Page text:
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Campus leaders lobby for more mental health services

GPSA says they are focusing on certain house and senate bills

Ellen+Taylor%2C+associate+vice+president+of+student+engagement%2C+says+WSU+should+open+a+better+discussion+about+mental+health+Tuesday+in+the+Lighty+Student+Services+building.
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Campus leaders lobby for more mental health services

Ellen Taylor, associate vice president of student engagement, says WSU should open a better discussion about mental health Tuesday in the Lighty Student Services building.

Ellen Taylor, associate vice president of student engagement, says WSU should open a better discussion about mental health Tuesday in the Lighty Student Services building.

OLIVIA WOLF | THE DAILY EVERGREEN

Ellen Taylor, associate vice president of student engagement, says WSU should open a better discussion about mental health Tuesday in the Lighty Student Services building.

OLIVIA WOLF | THE DAILY EVERGREEN

OLIVIA WOLF | THE DAILY EVERGREEN

Ellen Taylor, associate vice president of student engagement, says WSU should open a better discussion about mental health Tuesday in the Lighty Student Services building.

CHERYL AARNIO, Evergreen reporter

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As the Washington State Legislature continues its session this month, GPSA has been lobbying for certain issues affecting students such as mental health.

GPSA is lobbying to raise awareness about student’s needs regarding mental health services, said Josh Munroe, GPSA vice president of legislative affairs.

Munroe said GPSA represents graduate and professional students, but not everything they lobby for is tailored only to their needs.

He said ASWSU and GPSA share 80 percent of their goals.

Much of the work to reduce mental health issues in higher education is focused on undergraduates, Munroe said.

“WSU can’t do it alone,” he said. “They need the resource help [from] the state legislature and the federal legislature.”

One of the obstacles is money, which is needed to fund mental health programs, including the necessary facilities and personnel, Munroe said.

“We want to make sure that, depending on the size of the pool [of money], that we can prioritize … mental health services to people in higher education, both at the undergraduate and graduate levels,” Munroe said.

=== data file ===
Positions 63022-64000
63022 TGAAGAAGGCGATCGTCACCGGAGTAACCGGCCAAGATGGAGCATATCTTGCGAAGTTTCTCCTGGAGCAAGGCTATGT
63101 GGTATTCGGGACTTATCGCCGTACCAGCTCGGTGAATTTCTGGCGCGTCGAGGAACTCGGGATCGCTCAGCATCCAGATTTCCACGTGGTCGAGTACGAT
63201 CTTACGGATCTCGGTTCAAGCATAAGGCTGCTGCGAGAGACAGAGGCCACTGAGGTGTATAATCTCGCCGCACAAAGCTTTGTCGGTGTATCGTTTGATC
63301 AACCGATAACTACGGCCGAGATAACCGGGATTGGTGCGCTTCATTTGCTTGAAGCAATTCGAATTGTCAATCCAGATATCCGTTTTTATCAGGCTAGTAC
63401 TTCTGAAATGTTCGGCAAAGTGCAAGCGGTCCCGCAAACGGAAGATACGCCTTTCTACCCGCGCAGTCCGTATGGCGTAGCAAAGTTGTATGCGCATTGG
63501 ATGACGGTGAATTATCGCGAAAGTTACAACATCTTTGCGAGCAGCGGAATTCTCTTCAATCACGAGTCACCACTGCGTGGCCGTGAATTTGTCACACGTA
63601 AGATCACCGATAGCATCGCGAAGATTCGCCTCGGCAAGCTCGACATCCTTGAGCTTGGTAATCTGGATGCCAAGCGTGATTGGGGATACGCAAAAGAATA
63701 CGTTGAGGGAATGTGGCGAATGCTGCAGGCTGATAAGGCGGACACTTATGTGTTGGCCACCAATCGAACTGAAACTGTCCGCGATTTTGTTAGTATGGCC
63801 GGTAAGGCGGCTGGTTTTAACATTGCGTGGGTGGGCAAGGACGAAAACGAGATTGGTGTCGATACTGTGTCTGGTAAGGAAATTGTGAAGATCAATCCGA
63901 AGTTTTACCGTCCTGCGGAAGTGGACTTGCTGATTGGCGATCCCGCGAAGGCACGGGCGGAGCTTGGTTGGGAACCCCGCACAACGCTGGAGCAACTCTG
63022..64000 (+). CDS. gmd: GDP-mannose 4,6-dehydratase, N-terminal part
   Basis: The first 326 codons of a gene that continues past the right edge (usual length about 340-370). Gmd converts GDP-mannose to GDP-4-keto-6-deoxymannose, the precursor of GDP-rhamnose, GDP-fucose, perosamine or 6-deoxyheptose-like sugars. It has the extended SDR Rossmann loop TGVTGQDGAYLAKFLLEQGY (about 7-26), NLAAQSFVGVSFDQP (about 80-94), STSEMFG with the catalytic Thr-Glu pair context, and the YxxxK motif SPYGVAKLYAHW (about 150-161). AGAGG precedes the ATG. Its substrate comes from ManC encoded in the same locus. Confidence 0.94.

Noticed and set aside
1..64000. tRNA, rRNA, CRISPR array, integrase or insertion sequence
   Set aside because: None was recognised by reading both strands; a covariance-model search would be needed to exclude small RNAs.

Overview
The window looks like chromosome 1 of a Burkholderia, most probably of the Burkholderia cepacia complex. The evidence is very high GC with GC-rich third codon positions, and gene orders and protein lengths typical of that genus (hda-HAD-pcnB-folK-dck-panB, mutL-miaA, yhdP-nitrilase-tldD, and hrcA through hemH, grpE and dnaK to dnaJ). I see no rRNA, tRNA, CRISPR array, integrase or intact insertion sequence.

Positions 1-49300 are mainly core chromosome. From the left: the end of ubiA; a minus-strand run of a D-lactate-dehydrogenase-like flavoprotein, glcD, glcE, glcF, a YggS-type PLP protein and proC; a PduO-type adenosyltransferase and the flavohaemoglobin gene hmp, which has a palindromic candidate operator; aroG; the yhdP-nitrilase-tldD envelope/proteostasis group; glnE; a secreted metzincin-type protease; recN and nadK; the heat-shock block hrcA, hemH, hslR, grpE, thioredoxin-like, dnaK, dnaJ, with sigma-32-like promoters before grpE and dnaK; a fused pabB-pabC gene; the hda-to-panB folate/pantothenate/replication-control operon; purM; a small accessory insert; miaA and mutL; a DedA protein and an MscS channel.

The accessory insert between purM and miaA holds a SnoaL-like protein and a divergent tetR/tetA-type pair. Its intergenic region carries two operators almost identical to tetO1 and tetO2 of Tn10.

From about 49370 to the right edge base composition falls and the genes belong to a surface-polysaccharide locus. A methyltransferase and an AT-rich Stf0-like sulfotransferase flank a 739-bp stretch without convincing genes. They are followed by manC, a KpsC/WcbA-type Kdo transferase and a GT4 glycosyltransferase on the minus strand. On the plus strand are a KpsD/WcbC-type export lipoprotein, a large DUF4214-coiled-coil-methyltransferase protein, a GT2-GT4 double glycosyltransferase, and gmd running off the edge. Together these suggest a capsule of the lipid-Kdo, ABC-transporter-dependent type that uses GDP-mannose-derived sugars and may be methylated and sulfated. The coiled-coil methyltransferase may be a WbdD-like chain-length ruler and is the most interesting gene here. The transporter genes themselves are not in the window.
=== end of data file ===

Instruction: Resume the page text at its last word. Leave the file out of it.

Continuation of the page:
He said GPSA has been focusing on certain bills.

SB 5054, which was proposed in the Senate, would make it easier for licensed people out-of-state to come to Washington, provide their mental health expertise and services, and vice versa, Munroe said.

“Sometimes it becomes so limiting, depending on where you get your license or where you practice, that it’s not easy for people to provide the human resources into these areas that possibly need a lot of help,” he said.

If someone wants to practice in a different state from where they were initially accredited, it can cost time and money because they might need to be tested again, Munroe said.

Another bill they focused on would establish a mental health and suicide prevention program, Munroe said.

This bill, HB 1221, was already proposed in the House.

He said the bill focuses on students ages 10 to 19. GPSA wants to see if something similar can be done for college students.

“This … might be part of starting the conversation and seeing where we can get that support in the next couple of years towards establishing a program like that,” Munroe said.

They will participate this weekend in Coug Day at the Capitol. It is an annual event in which student groups like ASWSU and GPSA come from all WSU campuses and go to Olympia to talk to legislators about issues students find important, Munroe said.

Ellen Taylor, associate vice president for student engagement, said WSU’s mental health services have been expanding its resources for students and training for faculty and staff but it could still get better.

“I think it’s really easy to focus just on direct service,” Taylor said. “What we’ve really got to do, I think, is seat our work around mental health in the education mission of the university.”

WSU is trying to focus more of its educational programming around realizing that some days, a student’s mental health is better than other days, much like being physically healthy. It is a lifelong commitment, she said.

Taylor said a nationwide issue that also affects WSU is the increasing demand for mental health services, which means there is reduced stigma for people seeking help.

For months there have been at least two vacant positions for mental health counselors at WSU, but Taylor said those will hopefully be resolved now it is an ideal time to recruit for mental health counselors.

Another nationwide challenge affecting WSU is that, for the past decade, they have seen more stress from students. There is a decreased level of knowledge about how to handle that stress, Taylor said.

While the legislature is in session, Taylor said she thinks the government should show support for more mental health services. She realizes it is also a challenge because of the high demand for it statewide, and it is difficult to choose where to place resources.

“I do hope that they think about how to support colleges and universities,” Taylor said. “The Palouse is one of those rural areas where there are fewer community resources for students to rely on, and so they become really dependent on the university to try to provide for their needs.”

About the Writer
CHERYL AARNIO, Evergreen reporter

Cheryl is a freshman multimedia journalism major from Kirkland, Washington.

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